Due to various influences from modern civilization, the culture of the forest nations has been suppressed or is almost extinct, with disastrous consequences not only for the natives but also for the forest in the Amazon region. AMAZONICA promotes the revitalization of the respective cultures in order to strengthen the tribal identity and to improve living conditions in the tribal lands.
Our activities in detail
Takes place in the local elementary schools by experienced natives who are still familiar with the traditions. As this concept has proved to be successful, we are expanding this cooperation into new villages and groups (in addition to education regarding agriculture and freshwater supply).
Arts and crafts
Depending on the cultural background of the indigenous peoples, the arts and crafts practiced by women and men differ widely.
Pottery is almost always a woman’s affair, while carving is left to the men. Making ornaments, weaving and braiding is shared by both genders. The crafts are not only decorative but are also useful in everyday life in the village and they also can be sold. The members of AMAZONICA and the visitors of the academy are good customers, among others.
Dancing, songs, musical instruments
These traditions are performed in different ways, depending on the tribe. While the Achuar do not have any festivities except for the successful return of their warriors, the neighboring Shuar never miss an opportunity to celebrate. Whether it is the ripened fruit of the Chonta palm or a successfully treated snake bite – everything results in a traditional celebration.
Dancing and singing often occur without musical accompaniment. The women accompany their dances with their own singing. Homemade instruments are played by the men – mostly flutes and drums. Stringed instruments resembling violins are probably replications of instruments brought by the missionaries.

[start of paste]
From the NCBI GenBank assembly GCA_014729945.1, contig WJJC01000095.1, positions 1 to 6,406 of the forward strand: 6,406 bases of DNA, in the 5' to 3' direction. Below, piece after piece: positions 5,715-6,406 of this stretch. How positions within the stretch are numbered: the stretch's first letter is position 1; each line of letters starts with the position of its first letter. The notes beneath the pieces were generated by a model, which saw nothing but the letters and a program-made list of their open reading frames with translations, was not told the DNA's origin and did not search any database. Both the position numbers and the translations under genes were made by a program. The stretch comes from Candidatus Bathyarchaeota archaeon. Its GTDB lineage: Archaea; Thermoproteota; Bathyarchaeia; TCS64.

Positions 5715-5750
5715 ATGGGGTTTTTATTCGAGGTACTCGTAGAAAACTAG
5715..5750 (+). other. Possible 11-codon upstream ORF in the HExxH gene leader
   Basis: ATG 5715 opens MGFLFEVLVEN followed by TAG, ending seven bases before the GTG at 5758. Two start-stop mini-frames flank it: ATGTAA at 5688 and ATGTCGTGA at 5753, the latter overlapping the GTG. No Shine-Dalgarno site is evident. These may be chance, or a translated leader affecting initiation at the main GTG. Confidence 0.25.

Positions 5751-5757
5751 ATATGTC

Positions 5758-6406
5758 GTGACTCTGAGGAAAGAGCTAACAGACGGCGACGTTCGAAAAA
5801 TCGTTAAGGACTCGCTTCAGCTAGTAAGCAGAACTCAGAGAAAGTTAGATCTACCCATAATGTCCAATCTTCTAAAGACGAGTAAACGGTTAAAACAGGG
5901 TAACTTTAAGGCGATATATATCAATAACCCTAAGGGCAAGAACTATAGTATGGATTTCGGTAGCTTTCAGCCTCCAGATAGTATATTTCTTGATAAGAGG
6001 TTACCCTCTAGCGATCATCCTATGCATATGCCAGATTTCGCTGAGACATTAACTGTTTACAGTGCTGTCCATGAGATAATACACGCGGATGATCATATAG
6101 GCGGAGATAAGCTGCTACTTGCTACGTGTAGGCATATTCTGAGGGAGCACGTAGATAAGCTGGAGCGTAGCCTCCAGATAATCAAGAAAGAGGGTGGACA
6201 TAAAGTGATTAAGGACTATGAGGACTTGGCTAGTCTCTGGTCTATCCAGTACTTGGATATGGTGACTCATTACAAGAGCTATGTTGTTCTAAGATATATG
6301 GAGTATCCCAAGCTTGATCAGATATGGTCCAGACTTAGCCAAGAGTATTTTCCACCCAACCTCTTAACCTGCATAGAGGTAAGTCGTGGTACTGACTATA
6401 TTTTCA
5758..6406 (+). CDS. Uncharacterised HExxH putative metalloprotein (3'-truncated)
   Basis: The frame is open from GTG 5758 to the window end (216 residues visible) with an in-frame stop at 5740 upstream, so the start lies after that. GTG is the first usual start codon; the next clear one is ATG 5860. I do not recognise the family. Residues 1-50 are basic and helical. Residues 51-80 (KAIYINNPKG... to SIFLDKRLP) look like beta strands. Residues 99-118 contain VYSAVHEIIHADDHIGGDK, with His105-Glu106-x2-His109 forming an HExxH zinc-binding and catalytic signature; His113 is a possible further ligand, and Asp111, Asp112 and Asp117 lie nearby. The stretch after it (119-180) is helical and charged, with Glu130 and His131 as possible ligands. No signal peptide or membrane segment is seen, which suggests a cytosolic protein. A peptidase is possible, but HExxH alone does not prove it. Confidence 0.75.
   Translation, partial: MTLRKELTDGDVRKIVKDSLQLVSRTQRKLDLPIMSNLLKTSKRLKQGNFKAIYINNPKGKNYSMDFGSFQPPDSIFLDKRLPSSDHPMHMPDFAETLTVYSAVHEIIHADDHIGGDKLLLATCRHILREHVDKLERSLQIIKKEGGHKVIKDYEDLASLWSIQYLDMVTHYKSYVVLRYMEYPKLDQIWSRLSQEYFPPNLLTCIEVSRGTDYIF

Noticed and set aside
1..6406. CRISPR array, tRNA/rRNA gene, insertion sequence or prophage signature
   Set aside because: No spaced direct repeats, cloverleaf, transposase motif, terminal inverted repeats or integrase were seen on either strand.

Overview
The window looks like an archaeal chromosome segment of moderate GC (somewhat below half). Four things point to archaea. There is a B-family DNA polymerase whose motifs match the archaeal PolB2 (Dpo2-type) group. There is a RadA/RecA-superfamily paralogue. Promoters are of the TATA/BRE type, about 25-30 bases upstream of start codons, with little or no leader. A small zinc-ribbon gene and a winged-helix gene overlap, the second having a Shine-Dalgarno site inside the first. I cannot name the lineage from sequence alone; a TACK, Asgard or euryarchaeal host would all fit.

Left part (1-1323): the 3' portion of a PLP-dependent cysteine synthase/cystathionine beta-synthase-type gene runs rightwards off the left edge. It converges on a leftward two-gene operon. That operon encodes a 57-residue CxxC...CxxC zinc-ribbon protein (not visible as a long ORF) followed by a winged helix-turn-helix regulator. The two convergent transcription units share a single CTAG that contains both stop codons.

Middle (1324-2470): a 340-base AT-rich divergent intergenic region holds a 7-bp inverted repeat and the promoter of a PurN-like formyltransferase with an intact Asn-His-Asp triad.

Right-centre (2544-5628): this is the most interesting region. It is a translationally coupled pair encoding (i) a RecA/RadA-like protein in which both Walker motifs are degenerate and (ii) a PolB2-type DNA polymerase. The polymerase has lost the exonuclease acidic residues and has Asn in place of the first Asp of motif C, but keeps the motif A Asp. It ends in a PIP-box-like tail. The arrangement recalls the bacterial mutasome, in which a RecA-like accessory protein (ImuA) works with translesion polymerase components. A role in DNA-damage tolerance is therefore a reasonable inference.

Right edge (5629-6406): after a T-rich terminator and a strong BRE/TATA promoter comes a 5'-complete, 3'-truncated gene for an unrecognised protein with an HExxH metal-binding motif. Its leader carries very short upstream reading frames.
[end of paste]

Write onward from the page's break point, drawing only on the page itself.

The men are the primary, and fantastic, storytellers. They pass on legends about gods, humans and animals from their original, animist beliefs. These stories are told in chapter sections as in the Arabian Nights and are often much more violent. It is important for the legends to be passed on, either orally or in a written manner, as they perfectly illustrate the close bond between mankind and nature. A real forest native is always linked to nature and the powers of the rainforest.
Traditional rites and social practises
As in other cultures worldwide, tribal rites have developed from local conditions and experiences. They are influenced by other factors such as natural medicine, the comparatively isolated location in the forest, the urge to prevent incest, and others. Knowing and cultivating particular spiritual rites and traditional social practices is of fundamental importance to the life in the forest. Certainly, some traditions need to be adjusted to a more modern life in the communities and have received some modification.
Maintaining traditional language
An individual language is an integral part of each living culture. For indigenous peoples who are just about to integrate into another civilization, it is increasingly important to be able to express all the newly acquired knowledge, including technical terms, in their mother language. The Achuar language, for instance, has only been passed on verbally so far, even though it contains very complex grammar and vocabulary. AMAZONICA’s project manager, Uyunkar Domingo Peas Nampichkai, finished his studies in pedagogy at the University of Cuenca with a thesis about his mother tongue, Achuar. The thesis is the first written documentation on Achuar language. Domingo Peas and Mascha Kauka are continuing this work.
Integration of all age groups
Indigenous families used to live in harmony in their extended families, no matter how old their members were. By destroying the traditional way of life and starting state operated, public schooling, the gap between “culture” and “modern life” is growing. AMAZONICA tries to close the gap by rejuvenating the traditions, which leads to a growing appreciation for the older generation. Our motto is: “The traditional knowledge of the illiterate grandparents is just as valuable as their grandchildren’s high school diplomas.”